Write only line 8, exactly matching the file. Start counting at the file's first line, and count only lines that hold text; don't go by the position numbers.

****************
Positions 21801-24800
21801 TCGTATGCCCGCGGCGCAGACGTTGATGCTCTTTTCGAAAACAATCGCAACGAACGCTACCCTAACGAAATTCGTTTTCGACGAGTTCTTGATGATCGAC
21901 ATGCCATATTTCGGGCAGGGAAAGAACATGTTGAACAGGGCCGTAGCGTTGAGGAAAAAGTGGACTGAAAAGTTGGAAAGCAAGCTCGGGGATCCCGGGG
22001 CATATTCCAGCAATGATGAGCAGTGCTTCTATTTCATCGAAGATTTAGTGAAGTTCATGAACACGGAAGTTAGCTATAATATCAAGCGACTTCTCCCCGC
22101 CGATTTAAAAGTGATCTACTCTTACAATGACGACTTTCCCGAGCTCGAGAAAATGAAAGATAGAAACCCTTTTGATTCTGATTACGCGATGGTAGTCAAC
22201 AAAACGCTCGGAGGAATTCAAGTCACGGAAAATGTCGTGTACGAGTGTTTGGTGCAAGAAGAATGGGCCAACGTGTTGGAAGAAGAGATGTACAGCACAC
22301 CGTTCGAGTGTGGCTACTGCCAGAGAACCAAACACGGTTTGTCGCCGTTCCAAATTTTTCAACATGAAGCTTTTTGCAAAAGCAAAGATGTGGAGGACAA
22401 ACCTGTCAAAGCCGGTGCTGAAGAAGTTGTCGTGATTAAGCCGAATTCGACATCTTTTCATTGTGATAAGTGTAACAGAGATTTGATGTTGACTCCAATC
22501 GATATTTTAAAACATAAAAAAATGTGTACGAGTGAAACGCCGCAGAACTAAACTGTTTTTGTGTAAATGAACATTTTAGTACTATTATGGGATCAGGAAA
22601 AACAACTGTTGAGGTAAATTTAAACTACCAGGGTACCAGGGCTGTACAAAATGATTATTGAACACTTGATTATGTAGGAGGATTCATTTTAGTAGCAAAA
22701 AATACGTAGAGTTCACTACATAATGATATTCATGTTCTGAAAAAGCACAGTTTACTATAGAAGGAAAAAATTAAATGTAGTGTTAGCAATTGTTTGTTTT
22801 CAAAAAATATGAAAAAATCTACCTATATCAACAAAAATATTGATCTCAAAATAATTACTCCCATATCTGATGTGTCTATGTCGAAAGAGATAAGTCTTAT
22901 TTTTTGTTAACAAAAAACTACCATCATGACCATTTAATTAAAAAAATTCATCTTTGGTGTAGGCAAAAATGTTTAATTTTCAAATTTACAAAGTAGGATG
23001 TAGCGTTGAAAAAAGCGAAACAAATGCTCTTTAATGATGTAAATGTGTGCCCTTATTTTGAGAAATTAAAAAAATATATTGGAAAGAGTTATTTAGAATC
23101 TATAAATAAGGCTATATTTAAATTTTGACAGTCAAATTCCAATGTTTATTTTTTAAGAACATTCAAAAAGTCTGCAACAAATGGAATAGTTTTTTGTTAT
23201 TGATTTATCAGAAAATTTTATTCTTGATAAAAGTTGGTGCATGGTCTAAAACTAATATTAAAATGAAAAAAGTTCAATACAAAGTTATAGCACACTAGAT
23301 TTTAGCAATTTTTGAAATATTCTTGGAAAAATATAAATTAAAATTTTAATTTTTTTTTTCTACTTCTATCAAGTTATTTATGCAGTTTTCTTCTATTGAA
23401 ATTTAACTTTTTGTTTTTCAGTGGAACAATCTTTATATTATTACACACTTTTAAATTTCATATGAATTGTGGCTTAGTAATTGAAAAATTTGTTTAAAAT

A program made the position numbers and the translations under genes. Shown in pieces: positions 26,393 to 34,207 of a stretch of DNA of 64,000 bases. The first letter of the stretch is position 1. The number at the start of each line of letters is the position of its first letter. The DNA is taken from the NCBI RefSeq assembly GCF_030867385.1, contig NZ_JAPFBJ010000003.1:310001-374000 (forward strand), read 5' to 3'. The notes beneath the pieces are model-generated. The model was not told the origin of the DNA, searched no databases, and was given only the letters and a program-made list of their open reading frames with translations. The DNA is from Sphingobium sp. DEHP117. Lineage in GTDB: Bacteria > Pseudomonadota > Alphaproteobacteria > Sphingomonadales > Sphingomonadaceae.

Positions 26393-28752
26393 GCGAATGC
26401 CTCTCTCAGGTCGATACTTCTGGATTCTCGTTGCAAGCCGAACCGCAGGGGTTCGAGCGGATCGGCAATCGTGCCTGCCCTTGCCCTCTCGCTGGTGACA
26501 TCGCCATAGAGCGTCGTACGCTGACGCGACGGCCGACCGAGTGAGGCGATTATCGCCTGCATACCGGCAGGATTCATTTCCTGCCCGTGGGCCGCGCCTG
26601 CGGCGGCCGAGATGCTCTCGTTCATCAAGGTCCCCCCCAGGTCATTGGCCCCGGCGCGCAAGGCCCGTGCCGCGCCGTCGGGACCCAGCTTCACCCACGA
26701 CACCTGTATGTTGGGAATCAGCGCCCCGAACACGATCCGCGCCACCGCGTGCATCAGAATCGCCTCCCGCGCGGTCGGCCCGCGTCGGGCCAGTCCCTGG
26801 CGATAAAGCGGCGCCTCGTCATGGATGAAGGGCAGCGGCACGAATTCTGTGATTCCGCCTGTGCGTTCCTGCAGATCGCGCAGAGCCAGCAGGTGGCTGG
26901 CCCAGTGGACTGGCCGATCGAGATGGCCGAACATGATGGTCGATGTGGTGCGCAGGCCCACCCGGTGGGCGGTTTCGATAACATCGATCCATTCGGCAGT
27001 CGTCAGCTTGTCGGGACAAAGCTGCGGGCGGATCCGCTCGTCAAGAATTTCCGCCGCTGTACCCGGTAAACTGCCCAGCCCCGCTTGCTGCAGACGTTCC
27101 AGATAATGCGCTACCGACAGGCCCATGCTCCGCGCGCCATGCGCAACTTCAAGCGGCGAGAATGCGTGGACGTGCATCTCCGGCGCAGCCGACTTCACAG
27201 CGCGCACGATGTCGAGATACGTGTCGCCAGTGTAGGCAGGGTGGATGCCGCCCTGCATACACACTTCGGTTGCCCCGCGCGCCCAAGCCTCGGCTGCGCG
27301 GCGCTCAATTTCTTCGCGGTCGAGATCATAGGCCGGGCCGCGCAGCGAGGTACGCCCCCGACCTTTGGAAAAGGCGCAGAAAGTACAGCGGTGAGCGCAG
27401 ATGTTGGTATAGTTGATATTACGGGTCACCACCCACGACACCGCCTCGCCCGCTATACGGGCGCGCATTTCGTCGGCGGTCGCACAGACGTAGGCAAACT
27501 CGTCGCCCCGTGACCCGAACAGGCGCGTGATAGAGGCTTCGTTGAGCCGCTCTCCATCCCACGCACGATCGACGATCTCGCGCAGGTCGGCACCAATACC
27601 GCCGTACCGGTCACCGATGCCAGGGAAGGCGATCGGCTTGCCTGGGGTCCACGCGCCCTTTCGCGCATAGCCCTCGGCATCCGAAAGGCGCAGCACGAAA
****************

22401 ACCTGTCAAAGCCGGTGCTGAAGAAGTTGTCGTGATTAAGCCGAATTCGACATCTTTTCATTGTGATAAGTGTAACAGAGATTTGATGTTGACTCCAATC